Cron traditionally has been considered another such a tool for job scheduling, but is it enough? This webinar considers that very question. The first part builds on a previous Geek Guide, Beyond Cron, and briefly describes how to know when it might be time to consider upgrading your job scheduling infrastructure. The second part presents an actual planning and implementation framework.
Join Linux Journal's Mike Diehl and Pat Cameron of Help Systems.
Free to Linux Journal readers.View Now!
|The Firebird Project's Firebird Relational Database||Jul 29, 2016|
|Stunnel Security for Oracle||Jul 28, 2016|
|SUSE LLC's SUSE Manager||Jul 21, 2016|
|My +1 Sword of Productivity||Jul 20, 2016|
|Non-Linux FOSS: Caffeine!||Jul 19, 2016|
|Murat Yener and Onur Dundar's Expert Android Studio (Wrox)||Jul 18, 2016|
- Stunnel Security for Oracle
- The Firebird Project's Firebird Relational Database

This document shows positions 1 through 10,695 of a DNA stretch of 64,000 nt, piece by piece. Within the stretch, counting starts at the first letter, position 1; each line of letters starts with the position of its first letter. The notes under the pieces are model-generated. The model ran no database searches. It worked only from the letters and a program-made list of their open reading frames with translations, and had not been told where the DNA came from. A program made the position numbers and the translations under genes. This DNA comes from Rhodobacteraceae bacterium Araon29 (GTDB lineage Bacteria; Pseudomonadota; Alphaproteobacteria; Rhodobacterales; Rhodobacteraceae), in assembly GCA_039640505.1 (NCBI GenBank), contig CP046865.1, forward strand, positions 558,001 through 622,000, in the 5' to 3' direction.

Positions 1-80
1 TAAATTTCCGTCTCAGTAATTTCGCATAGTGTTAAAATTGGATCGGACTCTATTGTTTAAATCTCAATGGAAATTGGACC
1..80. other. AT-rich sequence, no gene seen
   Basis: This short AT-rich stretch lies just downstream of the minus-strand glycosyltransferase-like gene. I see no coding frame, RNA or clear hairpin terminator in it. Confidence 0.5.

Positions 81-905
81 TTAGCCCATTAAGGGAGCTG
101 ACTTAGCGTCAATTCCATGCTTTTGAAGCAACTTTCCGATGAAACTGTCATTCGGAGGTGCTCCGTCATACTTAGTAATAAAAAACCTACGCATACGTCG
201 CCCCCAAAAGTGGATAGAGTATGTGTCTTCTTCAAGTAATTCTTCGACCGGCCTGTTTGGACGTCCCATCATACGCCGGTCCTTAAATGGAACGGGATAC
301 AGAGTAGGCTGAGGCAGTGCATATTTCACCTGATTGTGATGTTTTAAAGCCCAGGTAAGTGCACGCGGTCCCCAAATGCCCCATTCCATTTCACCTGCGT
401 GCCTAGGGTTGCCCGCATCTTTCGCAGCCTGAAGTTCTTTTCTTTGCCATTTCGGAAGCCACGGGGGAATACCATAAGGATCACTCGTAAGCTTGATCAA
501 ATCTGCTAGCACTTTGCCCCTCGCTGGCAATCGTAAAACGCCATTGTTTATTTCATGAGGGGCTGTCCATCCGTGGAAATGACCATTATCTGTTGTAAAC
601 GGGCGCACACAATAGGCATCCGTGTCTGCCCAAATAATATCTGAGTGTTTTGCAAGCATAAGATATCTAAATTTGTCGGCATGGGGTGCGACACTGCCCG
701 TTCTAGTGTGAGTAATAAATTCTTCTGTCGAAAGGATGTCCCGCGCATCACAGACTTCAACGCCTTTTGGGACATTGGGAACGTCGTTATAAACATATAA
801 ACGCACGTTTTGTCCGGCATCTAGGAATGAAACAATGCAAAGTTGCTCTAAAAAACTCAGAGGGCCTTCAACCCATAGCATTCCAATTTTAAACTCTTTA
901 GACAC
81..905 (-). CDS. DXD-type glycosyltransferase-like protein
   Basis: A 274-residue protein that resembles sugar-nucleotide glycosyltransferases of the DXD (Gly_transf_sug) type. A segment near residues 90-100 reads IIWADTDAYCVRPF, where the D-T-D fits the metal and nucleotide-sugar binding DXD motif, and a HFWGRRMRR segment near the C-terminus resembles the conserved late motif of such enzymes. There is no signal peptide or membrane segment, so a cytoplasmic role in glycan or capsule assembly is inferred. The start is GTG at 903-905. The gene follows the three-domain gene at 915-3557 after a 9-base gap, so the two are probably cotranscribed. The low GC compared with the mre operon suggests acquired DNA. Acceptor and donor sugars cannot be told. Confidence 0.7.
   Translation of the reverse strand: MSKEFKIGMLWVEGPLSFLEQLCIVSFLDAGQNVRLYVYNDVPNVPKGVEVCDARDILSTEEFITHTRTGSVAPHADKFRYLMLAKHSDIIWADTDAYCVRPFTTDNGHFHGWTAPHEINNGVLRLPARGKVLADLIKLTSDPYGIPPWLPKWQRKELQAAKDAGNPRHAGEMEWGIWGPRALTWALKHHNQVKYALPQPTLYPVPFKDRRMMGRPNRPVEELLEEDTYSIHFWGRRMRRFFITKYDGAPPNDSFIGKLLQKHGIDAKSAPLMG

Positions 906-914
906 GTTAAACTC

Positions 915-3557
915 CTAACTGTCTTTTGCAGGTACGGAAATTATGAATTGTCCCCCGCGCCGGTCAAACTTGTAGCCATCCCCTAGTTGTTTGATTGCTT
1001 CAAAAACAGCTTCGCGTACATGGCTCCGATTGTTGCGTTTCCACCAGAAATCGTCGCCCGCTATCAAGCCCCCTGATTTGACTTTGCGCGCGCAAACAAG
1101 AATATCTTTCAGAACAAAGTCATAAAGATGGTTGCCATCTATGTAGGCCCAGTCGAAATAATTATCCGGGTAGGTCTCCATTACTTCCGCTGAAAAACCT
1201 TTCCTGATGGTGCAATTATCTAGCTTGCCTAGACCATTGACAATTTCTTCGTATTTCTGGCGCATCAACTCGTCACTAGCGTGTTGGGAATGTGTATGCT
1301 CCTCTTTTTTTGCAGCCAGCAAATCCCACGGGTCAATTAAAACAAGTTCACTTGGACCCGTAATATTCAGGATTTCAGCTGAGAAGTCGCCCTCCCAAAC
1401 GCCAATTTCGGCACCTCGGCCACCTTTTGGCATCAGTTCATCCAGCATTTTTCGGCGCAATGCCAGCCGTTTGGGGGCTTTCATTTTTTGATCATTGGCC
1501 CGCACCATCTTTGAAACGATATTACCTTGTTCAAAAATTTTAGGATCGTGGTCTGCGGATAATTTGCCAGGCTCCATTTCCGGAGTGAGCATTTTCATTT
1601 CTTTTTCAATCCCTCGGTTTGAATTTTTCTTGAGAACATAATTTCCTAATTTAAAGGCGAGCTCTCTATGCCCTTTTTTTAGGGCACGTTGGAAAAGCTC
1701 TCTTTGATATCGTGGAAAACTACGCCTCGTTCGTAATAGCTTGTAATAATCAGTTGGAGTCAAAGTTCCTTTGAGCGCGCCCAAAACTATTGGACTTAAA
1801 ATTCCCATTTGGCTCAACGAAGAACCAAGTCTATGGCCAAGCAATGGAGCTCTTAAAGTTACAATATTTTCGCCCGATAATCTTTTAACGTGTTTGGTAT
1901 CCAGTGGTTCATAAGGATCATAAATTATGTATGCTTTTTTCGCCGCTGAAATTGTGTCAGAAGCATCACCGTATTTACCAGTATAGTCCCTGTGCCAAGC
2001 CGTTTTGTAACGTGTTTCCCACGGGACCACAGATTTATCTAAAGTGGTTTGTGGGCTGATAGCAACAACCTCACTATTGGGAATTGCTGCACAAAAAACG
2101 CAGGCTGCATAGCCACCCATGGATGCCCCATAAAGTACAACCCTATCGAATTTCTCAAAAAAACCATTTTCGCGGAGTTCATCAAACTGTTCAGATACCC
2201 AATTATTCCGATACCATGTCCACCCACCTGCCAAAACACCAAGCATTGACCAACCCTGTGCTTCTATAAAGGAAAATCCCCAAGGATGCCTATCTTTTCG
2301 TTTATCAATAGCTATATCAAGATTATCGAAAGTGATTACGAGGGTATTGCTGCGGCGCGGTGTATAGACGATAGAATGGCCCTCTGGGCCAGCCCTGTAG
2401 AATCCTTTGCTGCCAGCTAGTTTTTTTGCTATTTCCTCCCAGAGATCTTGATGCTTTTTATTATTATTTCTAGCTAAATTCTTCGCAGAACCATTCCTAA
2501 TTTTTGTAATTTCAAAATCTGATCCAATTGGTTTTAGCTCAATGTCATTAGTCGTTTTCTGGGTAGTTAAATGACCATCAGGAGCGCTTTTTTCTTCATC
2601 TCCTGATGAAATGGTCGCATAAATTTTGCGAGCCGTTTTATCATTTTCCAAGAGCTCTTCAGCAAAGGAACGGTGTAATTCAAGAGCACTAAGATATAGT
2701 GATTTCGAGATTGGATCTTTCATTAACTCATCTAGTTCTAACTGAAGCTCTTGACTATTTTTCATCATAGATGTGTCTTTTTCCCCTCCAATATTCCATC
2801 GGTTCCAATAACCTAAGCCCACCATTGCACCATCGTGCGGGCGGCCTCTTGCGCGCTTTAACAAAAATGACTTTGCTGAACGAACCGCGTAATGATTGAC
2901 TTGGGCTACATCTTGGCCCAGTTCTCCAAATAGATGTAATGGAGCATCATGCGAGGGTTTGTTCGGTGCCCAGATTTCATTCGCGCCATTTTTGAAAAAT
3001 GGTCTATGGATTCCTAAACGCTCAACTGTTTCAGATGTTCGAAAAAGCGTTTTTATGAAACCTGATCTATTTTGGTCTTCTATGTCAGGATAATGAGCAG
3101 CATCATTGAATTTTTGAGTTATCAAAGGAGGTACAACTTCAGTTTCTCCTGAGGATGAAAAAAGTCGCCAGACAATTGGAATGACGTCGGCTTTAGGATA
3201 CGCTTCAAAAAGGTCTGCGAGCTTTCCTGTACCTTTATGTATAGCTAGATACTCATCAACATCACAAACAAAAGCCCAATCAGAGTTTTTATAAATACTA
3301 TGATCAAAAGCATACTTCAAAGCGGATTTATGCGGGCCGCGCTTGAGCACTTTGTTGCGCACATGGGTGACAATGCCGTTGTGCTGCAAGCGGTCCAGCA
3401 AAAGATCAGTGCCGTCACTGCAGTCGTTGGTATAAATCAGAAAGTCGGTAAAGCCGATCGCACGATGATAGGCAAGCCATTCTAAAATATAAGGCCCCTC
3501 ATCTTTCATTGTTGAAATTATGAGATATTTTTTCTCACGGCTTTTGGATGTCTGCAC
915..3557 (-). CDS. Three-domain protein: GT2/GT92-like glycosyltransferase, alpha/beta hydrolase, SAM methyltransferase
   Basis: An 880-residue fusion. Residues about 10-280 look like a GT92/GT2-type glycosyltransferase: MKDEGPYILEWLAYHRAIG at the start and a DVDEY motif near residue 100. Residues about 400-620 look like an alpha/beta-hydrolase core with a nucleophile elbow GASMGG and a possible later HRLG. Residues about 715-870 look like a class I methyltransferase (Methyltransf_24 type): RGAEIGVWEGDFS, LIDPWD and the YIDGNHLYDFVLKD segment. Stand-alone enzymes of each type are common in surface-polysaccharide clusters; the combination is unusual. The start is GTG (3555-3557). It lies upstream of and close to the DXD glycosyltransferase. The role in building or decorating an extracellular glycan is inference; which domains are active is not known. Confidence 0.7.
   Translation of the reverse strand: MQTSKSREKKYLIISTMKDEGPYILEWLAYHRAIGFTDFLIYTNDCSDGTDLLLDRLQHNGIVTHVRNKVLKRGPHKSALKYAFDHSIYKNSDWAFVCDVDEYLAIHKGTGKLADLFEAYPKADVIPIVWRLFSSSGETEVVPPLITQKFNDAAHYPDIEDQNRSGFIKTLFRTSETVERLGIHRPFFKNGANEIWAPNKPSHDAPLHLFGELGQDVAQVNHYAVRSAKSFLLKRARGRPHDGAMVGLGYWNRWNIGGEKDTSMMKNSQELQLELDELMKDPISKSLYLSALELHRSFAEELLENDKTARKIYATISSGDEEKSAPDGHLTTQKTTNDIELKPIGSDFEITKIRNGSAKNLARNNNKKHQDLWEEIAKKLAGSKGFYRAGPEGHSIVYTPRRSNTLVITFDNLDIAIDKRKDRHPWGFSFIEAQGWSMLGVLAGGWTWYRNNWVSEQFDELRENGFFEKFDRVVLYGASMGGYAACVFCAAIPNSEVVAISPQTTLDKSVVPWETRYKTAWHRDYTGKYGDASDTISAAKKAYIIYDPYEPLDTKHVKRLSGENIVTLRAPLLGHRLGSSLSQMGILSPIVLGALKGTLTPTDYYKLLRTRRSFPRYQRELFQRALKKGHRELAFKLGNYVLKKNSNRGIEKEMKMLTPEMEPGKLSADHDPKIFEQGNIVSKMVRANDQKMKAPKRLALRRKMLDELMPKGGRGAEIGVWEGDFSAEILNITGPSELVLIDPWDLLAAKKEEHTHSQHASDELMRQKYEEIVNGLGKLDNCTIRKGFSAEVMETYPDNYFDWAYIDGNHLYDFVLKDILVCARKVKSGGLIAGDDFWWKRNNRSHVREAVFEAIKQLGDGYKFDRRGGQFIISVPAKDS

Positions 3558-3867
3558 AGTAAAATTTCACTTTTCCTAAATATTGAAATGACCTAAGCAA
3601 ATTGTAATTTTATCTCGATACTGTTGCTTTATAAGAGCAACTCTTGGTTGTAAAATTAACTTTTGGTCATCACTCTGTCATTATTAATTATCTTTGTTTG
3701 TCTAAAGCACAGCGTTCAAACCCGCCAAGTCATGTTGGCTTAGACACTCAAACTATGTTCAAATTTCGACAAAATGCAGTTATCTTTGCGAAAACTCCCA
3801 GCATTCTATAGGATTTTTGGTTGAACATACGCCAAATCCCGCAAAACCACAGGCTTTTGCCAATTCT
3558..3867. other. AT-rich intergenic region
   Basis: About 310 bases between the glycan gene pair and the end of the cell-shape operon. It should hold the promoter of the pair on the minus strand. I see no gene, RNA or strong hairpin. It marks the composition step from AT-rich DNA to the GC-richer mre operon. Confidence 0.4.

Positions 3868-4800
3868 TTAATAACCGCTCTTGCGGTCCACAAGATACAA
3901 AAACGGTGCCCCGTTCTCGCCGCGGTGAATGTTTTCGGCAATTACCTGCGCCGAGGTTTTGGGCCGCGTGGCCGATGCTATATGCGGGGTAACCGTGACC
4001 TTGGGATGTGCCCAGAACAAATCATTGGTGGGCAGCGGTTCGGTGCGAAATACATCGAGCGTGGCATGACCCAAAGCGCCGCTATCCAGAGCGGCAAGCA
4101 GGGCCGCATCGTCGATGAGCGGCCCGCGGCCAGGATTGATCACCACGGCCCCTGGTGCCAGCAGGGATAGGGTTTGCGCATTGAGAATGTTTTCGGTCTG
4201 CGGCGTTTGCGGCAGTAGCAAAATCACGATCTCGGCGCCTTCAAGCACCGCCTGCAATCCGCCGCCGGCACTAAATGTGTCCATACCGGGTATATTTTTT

- Murat Yener and Onur Dundar's Expert Android Studio (Wrox)
- SUSE LLC's SUSE Manager
- Managing Linux Using Puppet
- My +1 Sword of Productivity
- Non-Linux FOSS: Caffeine!
- Doing for User Space What We Did for Kernel Space
- Google's SwiftShader Released
- SuperTuxKart 0.9.2 Released
With all the industry talk about the benefits of Linux on Power and all the performance advantages offered by its open architecture, you may be considering a move in that direction. If you are thinking about analytics, big data and cloud computing, you would be right to evaluate Power. The idea of using commodity x86 hardware and replacing it every three years is an outdated cost model. It doesn’t consider the total cost of ownership, and it doesn’t consider the advantage of real processing power, high-availability and multithreading like a demon.
This ebook takes a look at some of the practical applications of the Linux on Power platform and ways you might bring all the performance power of this open architecture to bear for your organization. There are no smoke and mirrors here—just hard, cold, empirical evidence provided by independent sources. I also consider some innovative ways Linux on Power will be used in the future.Get the Guide